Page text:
A few weeks ago, the U.S. Conference of Catholic Bishops voted down a proposed statement on the economy, "The Hope of the Gospel in Difficult Economic Times." The statement was lambasted for including only one mention of unions. "It's almost like it was an afterthought," Archbishop Anthony Fiorenza said. He added that the rights to organize and bargain collectively were "at the heart of our social teaching."
Today, in Michigan, those rights are under attack. Legislators in the House and Senate have passed right-to-work legislation, which would undermine unions' ability to bargain collectively.
Bishop Thomas Gumbleton, retired auxiliary bishop from the Archdiocese of Detroit and an NCR contributor, weighed in on the legislation in an opinion piece in Monday's Lansing State Journal, "Woe unto those who make unjust laws."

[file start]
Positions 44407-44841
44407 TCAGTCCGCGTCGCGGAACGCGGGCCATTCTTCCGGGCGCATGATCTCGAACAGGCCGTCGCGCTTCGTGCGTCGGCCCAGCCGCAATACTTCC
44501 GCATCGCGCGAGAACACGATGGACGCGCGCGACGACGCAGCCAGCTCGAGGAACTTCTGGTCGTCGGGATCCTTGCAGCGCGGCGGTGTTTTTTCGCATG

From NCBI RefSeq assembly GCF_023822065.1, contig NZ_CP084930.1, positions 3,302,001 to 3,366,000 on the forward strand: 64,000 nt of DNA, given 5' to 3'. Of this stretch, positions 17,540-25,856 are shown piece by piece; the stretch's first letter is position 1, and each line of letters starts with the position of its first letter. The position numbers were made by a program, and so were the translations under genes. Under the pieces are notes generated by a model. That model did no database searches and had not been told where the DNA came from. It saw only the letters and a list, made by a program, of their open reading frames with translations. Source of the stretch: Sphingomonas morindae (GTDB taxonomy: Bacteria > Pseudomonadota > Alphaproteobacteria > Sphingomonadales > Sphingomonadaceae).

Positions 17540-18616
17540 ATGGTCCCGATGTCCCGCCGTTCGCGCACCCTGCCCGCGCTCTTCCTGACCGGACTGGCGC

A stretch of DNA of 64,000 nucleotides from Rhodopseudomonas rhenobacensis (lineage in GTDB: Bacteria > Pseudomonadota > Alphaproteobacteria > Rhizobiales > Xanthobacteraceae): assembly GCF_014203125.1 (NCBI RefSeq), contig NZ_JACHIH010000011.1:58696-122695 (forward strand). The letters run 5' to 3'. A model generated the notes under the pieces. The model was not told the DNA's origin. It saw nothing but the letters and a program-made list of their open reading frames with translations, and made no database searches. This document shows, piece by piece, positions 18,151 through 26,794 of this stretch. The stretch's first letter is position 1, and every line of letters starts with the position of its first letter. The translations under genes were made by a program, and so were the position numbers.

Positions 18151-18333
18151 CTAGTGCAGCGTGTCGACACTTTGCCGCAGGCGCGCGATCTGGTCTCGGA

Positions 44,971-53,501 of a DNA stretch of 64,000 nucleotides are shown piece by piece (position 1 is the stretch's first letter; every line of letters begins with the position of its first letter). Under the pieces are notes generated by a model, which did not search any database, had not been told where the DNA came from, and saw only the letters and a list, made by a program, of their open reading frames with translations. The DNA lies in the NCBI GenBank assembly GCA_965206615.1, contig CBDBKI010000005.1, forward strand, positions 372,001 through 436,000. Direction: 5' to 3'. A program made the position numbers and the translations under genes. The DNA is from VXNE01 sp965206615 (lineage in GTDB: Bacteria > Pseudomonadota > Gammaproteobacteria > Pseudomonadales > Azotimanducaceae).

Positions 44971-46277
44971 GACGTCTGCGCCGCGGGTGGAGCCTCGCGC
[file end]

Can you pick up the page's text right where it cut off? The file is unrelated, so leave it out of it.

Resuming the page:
Gumbleton writes: "As Catholics, we believe that if the dignity of work is to remain protected, then the basic rights of workers must be protected -- fair wages, freedom from discrimination and the right to organize and join unions. We believe in justice. We believe in the common good ... Right-to-work laws go against everything we believe."